Uranus reaches opposition tonight: See it live, online

This Thursday evening, it's time to get better acquainted with Uranus.

At 6:30 p.m. PDT, the online astronomy site Slooh will be pointing its telescope in the Canary Islands at the third largest planet in the solar system, and streaming the results live for the public to see. We'll have a video feed live at the top of this post.

Slooh picked Thursday evening to do its Uranus broadcast because that's when the planet will be at opposition -- meaning you can draw a straight line from the sun to Earth to Uranus. When a planet has reached opposition, it rises just when the sun is setting and sets when the sun starts to rise. It also appears bigger and brighter than usual -- kind of like a full moon.

PHOTOS: Amazing moons of the solar system  

Uranus is the third largest planet in the solar system. It has two sets of thin, brightly colored rings and 27 moons named after characters from Shakespeare and Alexander Pope (Puck! Juliet!) It appears to be a gorgeous blue-green color because the methane in its atmosphere absorbs red light.

It takes Uranus 84 Earth years to orbit the sun, and because its rotation axis is parallel to its orbital plane, it appears to be rotating on its side. It is one of two ice giant planets in the solar system (Neptune is the other one), and according to a NASA website, most of its mass is contained in a liquid core consisting of icy water, methane and ammonia. Slushy!

Backyard astronomers can look for Uranus on their own Thursday evening, but even at opposition it will not be visible to the naked eye. If you have a telescope, you can look for the planet one-third of the way up in the southeastern sky, in the constellation Cetus, according to a release from Slooh. Slooh's astronomers say 10 p.m. is the best time to look.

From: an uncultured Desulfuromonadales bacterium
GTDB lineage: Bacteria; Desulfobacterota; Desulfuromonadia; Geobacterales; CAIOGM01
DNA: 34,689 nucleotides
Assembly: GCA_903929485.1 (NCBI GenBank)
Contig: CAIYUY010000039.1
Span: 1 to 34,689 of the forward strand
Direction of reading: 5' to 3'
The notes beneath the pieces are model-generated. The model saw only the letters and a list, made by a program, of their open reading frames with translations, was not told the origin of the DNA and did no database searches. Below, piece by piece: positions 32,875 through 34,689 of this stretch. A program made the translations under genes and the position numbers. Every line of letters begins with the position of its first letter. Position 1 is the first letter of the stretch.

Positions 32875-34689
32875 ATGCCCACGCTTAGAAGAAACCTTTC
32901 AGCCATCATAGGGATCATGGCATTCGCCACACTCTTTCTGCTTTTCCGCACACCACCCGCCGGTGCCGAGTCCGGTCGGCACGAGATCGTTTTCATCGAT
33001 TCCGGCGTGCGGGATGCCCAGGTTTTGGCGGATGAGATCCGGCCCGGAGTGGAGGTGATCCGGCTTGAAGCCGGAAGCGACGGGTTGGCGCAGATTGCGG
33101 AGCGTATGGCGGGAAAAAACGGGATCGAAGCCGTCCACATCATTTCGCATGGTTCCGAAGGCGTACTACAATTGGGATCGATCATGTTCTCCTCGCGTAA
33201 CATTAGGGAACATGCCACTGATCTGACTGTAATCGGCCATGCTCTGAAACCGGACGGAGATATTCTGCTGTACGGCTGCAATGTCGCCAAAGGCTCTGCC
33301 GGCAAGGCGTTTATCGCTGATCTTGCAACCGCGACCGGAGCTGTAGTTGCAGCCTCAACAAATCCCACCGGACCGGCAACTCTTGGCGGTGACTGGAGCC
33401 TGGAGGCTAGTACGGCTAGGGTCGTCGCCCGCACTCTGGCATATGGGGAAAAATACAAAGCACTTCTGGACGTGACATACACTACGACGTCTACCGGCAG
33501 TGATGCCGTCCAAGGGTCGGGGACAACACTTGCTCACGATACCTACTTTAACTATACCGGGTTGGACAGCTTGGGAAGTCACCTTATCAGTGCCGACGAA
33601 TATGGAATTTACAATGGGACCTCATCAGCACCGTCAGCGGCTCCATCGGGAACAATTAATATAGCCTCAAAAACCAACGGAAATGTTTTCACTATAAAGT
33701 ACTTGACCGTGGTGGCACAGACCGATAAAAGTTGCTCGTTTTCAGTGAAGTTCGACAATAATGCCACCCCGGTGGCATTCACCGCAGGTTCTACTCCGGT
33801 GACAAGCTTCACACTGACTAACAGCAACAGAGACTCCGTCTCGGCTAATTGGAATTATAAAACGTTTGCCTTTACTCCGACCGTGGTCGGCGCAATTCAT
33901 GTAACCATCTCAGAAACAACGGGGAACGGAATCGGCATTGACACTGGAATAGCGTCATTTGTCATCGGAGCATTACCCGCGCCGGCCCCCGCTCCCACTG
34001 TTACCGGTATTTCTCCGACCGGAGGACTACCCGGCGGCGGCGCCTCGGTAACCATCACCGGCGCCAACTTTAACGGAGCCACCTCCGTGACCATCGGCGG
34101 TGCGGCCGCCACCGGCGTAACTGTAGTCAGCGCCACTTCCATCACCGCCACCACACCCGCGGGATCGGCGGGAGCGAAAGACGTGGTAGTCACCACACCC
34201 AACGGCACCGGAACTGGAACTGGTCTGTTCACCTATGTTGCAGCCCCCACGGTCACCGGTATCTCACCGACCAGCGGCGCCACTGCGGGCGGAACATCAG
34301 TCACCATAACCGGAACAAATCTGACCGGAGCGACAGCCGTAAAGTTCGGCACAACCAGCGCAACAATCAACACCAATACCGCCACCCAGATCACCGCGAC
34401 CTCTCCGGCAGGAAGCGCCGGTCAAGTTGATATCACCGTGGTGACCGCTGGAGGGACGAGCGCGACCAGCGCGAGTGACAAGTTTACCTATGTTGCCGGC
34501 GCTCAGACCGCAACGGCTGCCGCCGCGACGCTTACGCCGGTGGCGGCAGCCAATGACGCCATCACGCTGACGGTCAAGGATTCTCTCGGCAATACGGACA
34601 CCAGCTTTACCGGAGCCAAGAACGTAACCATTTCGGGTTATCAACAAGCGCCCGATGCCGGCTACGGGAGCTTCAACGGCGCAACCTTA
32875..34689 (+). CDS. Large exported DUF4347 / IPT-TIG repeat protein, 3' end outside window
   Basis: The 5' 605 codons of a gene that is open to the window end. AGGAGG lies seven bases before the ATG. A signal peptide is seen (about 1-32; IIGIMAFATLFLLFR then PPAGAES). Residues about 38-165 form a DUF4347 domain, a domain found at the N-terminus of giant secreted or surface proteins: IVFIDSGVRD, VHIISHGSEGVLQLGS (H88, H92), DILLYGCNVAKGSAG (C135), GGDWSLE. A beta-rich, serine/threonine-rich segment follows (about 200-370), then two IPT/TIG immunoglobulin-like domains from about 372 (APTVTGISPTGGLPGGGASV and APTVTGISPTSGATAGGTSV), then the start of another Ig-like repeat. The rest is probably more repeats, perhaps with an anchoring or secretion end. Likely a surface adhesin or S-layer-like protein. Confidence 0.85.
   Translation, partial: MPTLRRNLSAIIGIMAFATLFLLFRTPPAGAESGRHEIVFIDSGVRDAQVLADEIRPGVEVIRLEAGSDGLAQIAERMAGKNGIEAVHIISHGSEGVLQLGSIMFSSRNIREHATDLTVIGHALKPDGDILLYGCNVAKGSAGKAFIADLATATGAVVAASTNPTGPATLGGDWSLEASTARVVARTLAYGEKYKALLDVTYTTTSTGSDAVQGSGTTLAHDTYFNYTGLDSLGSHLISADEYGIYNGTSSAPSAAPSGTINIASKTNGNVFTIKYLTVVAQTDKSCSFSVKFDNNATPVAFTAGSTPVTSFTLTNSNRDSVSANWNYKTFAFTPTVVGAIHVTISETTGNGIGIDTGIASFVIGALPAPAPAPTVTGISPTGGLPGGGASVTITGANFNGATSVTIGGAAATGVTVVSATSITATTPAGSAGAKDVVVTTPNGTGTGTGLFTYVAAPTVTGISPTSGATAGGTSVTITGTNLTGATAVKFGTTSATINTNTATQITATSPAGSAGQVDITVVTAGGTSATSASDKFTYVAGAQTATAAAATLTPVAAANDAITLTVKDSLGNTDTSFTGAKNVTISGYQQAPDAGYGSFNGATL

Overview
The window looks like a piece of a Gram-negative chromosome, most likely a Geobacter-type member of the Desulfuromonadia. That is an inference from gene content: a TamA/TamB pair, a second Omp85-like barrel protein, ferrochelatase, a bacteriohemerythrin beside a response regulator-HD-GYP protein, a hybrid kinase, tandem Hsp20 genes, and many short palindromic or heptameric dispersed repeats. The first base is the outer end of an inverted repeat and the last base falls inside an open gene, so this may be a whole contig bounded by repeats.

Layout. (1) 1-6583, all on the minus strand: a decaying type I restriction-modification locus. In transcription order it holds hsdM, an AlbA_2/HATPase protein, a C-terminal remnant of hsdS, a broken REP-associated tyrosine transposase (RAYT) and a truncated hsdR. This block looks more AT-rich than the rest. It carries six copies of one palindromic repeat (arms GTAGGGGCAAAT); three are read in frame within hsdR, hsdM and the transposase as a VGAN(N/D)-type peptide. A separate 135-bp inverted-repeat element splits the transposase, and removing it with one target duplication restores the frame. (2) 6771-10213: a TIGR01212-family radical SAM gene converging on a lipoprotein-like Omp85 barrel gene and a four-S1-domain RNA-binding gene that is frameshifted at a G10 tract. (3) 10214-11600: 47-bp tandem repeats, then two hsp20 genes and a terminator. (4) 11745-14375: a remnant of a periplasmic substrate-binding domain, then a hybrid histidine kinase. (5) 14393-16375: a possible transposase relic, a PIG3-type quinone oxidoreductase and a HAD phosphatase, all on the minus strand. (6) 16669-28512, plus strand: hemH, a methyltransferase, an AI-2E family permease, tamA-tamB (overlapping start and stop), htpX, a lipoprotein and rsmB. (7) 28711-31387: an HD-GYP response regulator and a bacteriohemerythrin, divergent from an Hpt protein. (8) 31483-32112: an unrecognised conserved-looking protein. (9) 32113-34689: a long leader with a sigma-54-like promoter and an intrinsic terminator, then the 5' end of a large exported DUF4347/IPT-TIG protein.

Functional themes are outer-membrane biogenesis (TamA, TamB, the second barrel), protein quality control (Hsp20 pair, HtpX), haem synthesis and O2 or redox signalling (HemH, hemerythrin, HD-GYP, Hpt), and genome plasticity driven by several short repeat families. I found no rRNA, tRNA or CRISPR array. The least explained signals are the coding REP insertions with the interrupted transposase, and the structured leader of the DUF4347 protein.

You can find more detailed information about seeing Uranus, and its moons on Universe Today, but the site warns that finding the planet on your own could be a challenge.

So take advantage of the digital age, and learn more about Uranus right here, online. It will definitely be easy to find.

Intrigued by Uranus? Me too! Follow me on Twitter for more stories like this.


Trojan asteroid in Uranus' orbit: Planets are 'playing ball' with it

Our moon may be 100 million years younger than previously thought

Tupperware in space? Cassini finds plastic ingredient on a Saturn moon 

Copyright © 2017, Los Angeles Times
EDITION: California | U.S. & World